12. Device according to claim 11, wherein it further comprises a second computation means arranged for computing a collision loss rate on said communication link by subtracting said computed channel loss rate from said measured packet loss rate.
13. Device according to claim 11, wherein it carries out a method.
14. Device according to claim 11, wherein said first computation means is arranged:
i) for determining a primary packet loss rate for each sliding window of a probing window having a size Wk by dividing the number of probe packets lost during said sliding window by said size Wk of said sliding window, then
ii) for reproducing these determinations for a chosen number of different sizes Wk, comprised between a minimum size Wmin and S, then
iii) for determining a secondary packet loss rate for each of said different sizes Wk from the associated determined primary packet loss rates, then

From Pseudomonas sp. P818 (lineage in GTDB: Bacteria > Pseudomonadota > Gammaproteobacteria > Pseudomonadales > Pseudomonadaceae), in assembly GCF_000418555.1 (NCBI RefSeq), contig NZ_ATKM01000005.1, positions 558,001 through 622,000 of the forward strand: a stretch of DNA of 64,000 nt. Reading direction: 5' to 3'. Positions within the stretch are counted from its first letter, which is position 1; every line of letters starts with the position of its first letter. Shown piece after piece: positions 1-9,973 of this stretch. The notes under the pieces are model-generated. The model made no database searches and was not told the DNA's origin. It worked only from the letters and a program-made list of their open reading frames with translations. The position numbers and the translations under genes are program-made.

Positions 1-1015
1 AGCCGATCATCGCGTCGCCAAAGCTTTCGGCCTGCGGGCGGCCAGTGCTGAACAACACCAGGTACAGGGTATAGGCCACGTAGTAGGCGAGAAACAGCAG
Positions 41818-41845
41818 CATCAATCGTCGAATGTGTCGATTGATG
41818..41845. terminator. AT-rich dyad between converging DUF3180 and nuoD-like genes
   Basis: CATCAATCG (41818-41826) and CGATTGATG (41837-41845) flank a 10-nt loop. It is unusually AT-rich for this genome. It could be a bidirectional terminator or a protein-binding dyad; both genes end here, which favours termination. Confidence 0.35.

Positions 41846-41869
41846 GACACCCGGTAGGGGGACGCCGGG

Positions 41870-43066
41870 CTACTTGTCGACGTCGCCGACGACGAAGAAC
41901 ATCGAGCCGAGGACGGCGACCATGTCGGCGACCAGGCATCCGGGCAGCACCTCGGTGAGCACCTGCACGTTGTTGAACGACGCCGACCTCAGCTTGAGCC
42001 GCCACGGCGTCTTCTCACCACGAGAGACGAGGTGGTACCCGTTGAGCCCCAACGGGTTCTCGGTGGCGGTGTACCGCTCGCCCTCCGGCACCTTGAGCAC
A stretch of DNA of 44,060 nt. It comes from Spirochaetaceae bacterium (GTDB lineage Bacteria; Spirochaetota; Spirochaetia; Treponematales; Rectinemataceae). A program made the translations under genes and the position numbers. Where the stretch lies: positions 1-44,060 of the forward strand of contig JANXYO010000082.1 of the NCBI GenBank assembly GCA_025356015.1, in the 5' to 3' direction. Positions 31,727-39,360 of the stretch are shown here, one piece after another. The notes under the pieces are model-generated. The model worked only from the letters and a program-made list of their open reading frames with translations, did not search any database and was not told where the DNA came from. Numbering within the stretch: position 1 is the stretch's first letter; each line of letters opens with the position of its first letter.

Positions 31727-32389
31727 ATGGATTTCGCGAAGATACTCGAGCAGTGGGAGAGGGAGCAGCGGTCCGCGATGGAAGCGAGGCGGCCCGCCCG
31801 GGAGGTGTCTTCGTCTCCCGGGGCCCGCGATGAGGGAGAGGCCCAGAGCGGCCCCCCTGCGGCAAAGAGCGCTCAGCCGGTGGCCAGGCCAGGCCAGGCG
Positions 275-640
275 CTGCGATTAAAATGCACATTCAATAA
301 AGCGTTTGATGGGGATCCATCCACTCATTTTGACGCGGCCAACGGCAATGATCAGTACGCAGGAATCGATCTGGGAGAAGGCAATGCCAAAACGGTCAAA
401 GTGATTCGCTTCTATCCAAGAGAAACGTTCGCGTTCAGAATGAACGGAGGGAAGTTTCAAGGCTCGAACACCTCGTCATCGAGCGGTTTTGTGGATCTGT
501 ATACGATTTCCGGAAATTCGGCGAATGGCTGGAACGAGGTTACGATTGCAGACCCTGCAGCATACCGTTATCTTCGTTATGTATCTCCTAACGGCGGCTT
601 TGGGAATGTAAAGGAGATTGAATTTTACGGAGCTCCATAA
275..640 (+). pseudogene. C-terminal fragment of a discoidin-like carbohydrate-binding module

iv) for determining a size Wk that provides the best estimate of channel loss rate amongst said different sizes Wk.
15. Node intended for communicating into a network using a random access MAC protocol, wherein it comprises a device according to claim 11.
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US20140369227A1 (en) * 2009-04-28 2014-12-18 Thomson Licensing Device and method for computation of channel loss rate and collision loss rate of communication link(s) in a random access network
US9210055B2 (en) * 2009-04-28 2015-12-08 Thomson Licensing Device and method for computation of channel loss rate and collision loss rate of communication link(s) in a random access network